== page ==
The potential of CSE as a general target for reducing cell wall recalcitrance has already been proven, because the improvement in saccharification efficiency of the Arabidopsis cse-2 mutant is among the highest reported so far [9, 15]. However, as is the case with many lignin mutants, CSE deficiency results in a significant loss of total biomass yield (~40 %). Because the reduced lignin content in cse-2 also results in the so-called irregular xylem (irx) phenotype [9], we hypothesized that the main reason for the yield penalty of the mutant is the presence of collapsed vessels and that restoring lignin deposition exclusively in vessels would also restore plant growth. To this end, we used the vessel-specific promoters VASCULAR-RELATED NAC DOMAIN 6 (VND6) and VND7 to drive the expression of CSE in the cse-2 mutant background (Fig. 3A). VND6 and VND7 are master switches of the NAC family, which control the activation of secondary cell wall biosynthesis in metaxylem and protoxylem vessels, respectively [28, 29], and their tissue-specific expression patterns have been already exploited in similar biotechnological strategies to restore secondary cell wall biosynthesis specifically in vessels [25, 30]. A total of three and four independent lines harboring the cse-2 mutation and expressing either the proVND6::CSE or the proVND7::CSE constructs, respectively, were selected for further analyses (Fig. 3B; Additional file 1).
Fig. 3
Fig. 3

Vessel-specific expression of CSE in the cse-2 mutant background partially restored plant growth. A Schematic illustration of the expression cassette used for the vessel-specific complementation of cse-2. VND promoters are indicated as arrows, while the CSE coding sequence and the 35S terminator (T35S) are represented as rectangles. Black line represents the cse-2 genetic background. B Phenotype of fully-grown plants after 8 weeks of short-day growth conditions and transferred to long-day growth conditions for an additional 5 weeks. Final height (C, E) and weight (D, F) of the main inflorescence stem at senescence for the cse-2 proVND::CSE lines, the cse-2 mutant, and the wild type. Significant differences between the mean values are based on a nested ANOVA model. Error bars indicate the standard deviation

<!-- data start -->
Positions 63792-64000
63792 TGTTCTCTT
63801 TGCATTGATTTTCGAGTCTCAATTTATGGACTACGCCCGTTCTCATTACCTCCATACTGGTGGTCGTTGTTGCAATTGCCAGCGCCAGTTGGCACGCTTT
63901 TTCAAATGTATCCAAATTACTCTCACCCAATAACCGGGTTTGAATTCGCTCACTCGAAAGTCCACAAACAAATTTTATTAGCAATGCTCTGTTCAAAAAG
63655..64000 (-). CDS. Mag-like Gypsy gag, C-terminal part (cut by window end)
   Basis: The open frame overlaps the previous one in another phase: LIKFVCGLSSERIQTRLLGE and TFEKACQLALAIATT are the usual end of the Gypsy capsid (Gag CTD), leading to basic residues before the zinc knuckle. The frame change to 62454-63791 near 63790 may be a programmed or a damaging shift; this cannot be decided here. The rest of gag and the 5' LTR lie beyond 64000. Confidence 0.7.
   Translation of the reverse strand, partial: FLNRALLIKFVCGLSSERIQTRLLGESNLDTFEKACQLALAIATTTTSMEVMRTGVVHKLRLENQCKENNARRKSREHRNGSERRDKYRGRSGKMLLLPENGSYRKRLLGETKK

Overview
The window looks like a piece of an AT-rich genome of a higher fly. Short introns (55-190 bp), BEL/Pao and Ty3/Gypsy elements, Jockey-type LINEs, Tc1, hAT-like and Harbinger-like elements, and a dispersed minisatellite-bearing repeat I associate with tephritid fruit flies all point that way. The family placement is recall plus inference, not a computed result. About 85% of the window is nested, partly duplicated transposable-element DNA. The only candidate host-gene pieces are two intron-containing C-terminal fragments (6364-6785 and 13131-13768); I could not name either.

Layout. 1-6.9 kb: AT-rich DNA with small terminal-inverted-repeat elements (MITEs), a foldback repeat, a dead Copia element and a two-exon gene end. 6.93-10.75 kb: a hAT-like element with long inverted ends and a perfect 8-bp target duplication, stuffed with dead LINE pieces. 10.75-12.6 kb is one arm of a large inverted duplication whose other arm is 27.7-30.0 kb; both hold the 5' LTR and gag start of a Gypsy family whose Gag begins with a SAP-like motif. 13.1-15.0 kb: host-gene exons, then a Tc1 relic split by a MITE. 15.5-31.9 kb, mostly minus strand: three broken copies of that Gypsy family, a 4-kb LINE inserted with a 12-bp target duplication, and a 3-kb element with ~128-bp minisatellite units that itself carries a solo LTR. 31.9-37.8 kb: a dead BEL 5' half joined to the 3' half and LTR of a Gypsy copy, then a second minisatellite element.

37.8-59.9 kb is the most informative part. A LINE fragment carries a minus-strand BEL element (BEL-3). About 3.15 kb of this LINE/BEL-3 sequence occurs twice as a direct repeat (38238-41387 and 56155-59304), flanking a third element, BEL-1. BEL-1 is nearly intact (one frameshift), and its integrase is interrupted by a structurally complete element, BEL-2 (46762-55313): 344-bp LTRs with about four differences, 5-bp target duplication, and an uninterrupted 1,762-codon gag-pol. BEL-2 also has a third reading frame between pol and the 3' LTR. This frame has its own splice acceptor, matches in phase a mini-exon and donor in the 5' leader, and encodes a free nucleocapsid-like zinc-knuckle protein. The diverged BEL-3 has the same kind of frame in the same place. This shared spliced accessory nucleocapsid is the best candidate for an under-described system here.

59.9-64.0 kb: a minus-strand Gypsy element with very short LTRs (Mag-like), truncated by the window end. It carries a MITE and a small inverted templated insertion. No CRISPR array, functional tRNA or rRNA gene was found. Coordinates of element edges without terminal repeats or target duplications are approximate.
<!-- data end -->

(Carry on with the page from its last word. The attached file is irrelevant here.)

To first evaluate whether the proVND::CSE constructs successfully restored plant growth, the cse-2 proVND::CSE lines were grown alongside the cse-2 mutant and the corresponding wild type under short-day conditions for 8 weeks and subsequently moved to long-day conditions. These growth conditions allow the development of a large, single inflorescence stem to maximize secondary cell wall thickening [26]. The final dry weights of the main stem of all four cse-2 proVND7::CSE lines were not significantly different from that of the wild type while significantly heavier (21–30 %) than that of the cse-2 mutant (Fig. 3D). However, the final height was only partially restored in these lines, with inflorescence stems still being between 6 and 11 % shorter than those of the wild type (Fig. 3C). Nevertheless, these plants were still significantly taller (44–51 %) than cse-2 plants, whose inflorescence stems were 38 % shorter than those of the wild type. Similar results were obtained for two out of three cse-2 proVND6::CSE lines, with fully complemented weight but partially restored height (inflorescence stems of cse-2 proVND6::CSE#1 and #2 being 19 and 23 % shorter than wild type and 22 and 15 % taller than cse-2 plants, respectively; Fig. 3E, F).